…But one former top Pentagon intelligence official who has lobbied Congress to take more action on such sightings said on Tuesday that the IG’s involvement is a positive step to compel the military to take the issue more seriously.

“You are looking at how is it possible that restricted military airspace is being routinely violated for months and years and nobody is informed in the Defense Department or the Congress and there is a complete system breakdown,” said Christopher Mellon, former deputy assistant secretary of defense for intelligence. “That’s a valid thing for them to investigate.”

(20) RIDING ALONG. Sean D. serves up a “Microreview [Book]: Black Water Sister by Zen Cho” at Nerds of a Feather.

Our bodies can often seem possessed. To most people, that possession occurs in a metaphorical sense. Dogma possesses us, as it’s hammered down from society until it sticks, nailed down to our core whether we like it or not. And that dogma can deviate from what we want deep down, like how family values dictate who we can and can’t love. Black Water Sister explores that possession, and with clever skill, it combines it with literal possession. A family spirit inhabits the protagonist, while they’re dealing with family interference from all sides. It’s a compelling story that’s quality is heightened by witty dialogue, a pacey second half, and vibrant characters….

(21) NOT SF BUT WEIRD. The Canadian census has a soundtrack: “2021 Census soundtrack”.

As Canada’s statistical portrait, the census is a reflection of who we are and what makes us Canadian. Listen to our Spotify and YouTube playlists while you complete your 2021 Census questionnaire to experience the different facets of Canadian culture through the sounds of our celebrated musical talent. If these songs aren’t already among your favourite tracks, we hope that you have the opportunity to discover something new as you fill out your questionnaire online in May.

Get comfortable, press play, and let’s experience Canada’s musical talent together.

(22) BUTT OF THE JOKE. Left over from May the Fourth, the “R2-D2 & C-3PO 1980 Star Wars Anti Smoking PSA”.

R2-D2 and C-3PO from “Star Wars” in a 1980 anti-smoking public service announcement. Aired in 1984 on Milwaukee’s WVTV.

[Thanks to Michael Toman, Andrew Porter, John King Tarpinian, John Hertz, Mike Kennedy, SF Concatenation’s Jonathan Cowie, James Davis Nicoll, JJ, Cat Eldridge, Martin Morse Wooster, and Rose Embolism for some of these stories. Title credit goes to File 770 contributing editor of the day Peer.]

Pixel Scroll 4/5/21 You Say Pixels Go, I Say Here We Scroll

(1) IS CLI-FI PART OF THE PROBLEM? BBC World Service’s The Climate Question asks a panel including Ken Liu “Is science fiction holding back climate action?” (23 minute audio.)

For centuries, we’ve been reading, watching and listening to science fiction. And all too often, it’s pretty pessimistic about our future, especially when it touches on the topic of climate change.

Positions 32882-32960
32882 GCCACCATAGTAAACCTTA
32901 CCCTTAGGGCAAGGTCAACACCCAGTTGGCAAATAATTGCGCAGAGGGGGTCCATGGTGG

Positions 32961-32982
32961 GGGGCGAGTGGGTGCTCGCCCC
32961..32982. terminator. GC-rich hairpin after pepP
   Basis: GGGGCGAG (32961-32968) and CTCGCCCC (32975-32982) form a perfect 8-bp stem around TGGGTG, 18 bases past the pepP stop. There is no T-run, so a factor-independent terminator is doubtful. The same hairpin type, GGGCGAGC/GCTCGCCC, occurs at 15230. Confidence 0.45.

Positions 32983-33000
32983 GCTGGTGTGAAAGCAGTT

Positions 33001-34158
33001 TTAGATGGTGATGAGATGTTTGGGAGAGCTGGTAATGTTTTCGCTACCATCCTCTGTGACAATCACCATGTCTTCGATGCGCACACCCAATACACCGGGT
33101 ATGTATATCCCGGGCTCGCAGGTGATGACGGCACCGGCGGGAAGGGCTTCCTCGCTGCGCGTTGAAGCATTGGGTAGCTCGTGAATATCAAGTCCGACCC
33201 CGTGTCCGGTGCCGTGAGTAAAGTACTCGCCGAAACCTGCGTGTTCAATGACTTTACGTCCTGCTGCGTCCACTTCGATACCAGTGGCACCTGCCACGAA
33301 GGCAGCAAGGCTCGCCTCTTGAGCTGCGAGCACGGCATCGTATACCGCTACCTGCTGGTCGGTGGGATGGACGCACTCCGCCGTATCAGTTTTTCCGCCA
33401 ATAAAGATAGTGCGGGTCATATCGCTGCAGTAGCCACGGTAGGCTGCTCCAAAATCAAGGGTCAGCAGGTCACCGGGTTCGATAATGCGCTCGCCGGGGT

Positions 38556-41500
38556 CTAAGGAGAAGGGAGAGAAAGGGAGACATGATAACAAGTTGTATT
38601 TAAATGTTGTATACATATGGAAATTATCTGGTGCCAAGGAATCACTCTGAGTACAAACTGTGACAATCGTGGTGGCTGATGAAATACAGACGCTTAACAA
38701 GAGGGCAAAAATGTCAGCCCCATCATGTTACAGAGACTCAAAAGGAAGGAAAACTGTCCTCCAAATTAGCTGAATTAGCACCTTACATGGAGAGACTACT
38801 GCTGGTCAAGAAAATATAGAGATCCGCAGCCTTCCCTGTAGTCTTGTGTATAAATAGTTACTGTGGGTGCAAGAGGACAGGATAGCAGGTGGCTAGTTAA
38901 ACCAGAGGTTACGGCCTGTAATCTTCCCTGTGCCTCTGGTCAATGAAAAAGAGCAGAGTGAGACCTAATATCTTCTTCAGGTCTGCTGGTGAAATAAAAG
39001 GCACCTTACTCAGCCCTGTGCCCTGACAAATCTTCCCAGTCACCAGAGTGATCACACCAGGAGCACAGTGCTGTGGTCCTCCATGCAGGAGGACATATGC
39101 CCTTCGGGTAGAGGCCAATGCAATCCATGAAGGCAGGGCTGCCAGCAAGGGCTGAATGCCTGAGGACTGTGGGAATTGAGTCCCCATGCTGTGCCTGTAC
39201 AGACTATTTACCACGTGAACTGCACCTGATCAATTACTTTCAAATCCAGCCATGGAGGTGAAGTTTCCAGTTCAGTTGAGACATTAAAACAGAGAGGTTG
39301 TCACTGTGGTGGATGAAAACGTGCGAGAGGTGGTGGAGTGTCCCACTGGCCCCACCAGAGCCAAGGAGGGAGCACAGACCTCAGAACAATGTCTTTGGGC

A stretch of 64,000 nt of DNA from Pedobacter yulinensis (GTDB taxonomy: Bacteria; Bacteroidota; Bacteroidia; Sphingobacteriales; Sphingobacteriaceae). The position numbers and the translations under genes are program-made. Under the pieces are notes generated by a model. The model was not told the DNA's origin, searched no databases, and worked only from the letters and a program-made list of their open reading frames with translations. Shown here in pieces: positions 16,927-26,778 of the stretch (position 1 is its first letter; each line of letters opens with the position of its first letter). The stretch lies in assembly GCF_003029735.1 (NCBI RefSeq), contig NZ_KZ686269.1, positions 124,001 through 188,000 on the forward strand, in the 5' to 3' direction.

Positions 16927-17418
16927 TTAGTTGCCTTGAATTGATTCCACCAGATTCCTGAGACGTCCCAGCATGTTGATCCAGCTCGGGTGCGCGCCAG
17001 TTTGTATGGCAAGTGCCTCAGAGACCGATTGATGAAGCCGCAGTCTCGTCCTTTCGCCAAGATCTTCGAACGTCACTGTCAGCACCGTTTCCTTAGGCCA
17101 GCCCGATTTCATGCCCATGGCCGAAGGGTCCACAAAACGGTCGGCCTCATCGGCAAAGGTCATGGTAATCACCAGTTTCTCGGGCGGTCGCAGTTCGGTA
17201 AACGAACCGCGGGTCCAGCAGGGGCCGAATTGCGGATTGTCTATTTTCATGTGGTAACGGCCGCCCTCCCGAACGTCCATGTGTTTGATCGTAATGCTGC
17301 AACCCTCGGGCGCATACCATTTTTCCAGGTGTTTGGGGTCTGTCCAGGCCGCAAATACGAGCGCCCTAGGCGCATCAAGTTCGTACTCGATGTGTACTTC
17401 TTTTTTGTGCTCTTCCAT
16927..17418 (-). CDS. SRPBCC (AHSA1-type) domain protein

This is leading some to ask whether these doom and gloom stories are doing the climate fight more harm than good – causing us to feel so anxious and powerless that we don’t take action.

So for this week’s climate question, we’re asking: Is sci-fi holding us back?

Graihagh Jackson is joined by: 

Amy Brady, editor-in-chief of the Chicago Review of Books, where she writes a monthly column called Burning Worlds. In it she explores how fiction addresses climate change.

Cheryl Slean is a playwright, filmmaker and educator working with the National Resource Defense Council’s Re-write the Future campaign to increase accurate climate stories in film and television.

Ken Liu is a futurist and author of speculative fiction. He has won the Nebula, Hugo, and World Fantasy awards. His debut novel, The Grace of Kings, is the first volume in a silkpunk epic fantasy series.

(2) LAWSUIT EVAPORATES. The case has now been dismissed: “Guillermo del Toro named ‘true creator’ of The Shape of Water as plagiarism suit ends” reports Entertainment Weekly. Del Toro had won the lower court decision, which the plaintiff appealed in the federal Ninth Circuit.

Guillermo del Toro and his Oscar-winning Shape of Water team have emerged unscathed from the depths of a copyright lawsuit claiming that the Best Picture winner plagiarized the work of the late playwright Paul Zindel.

In a statement provided to EW, film distributor and production company Searchlight Pictures (formerly Fox Searchlight) indicated that the legal action against del Toro and associate producer Daniel Kraus had been dismissed after the Zindel estate’s attorney, Marc Toberoff, previously cited 69 points of alleged similarities between the 1969 stage play Let Me Hear You Whisper (about a woman who bonds with a lab dolphin) and del Toro’s movie (about a woman, played by Sally Hawkins, who bonds with a humanoid sea creature, played by Doug Jones, in a research facility).

“David Zindel, the son of Paul Zindel, author of Let Me Hear You Whisper, acknowledges, based on confidential information obtained during the litigation process, that his claims of plagiarism are unfounded,” the statement said. “He acknowledges Guillermo del Toro as the true creator of The Shape of Water. Any similarity between the two works is coincidental.”

… Both sides were reportedly slated to present additional information this year, and a trial had been set for July before the case was dropped.

(3) HOMETOWN PAPER SALUTES NEW F&SF EDITOR. The Daily Memphian profiles Sheree Renée Thomas: “Memphis writer emerges as a major player in the sci-fi world”.

… She says her family’s gathering and bonding time was spent watching movies and television, and they were big horror fans. And then she would realize that movies that she watched had sometimes been classic books. Then she would read those.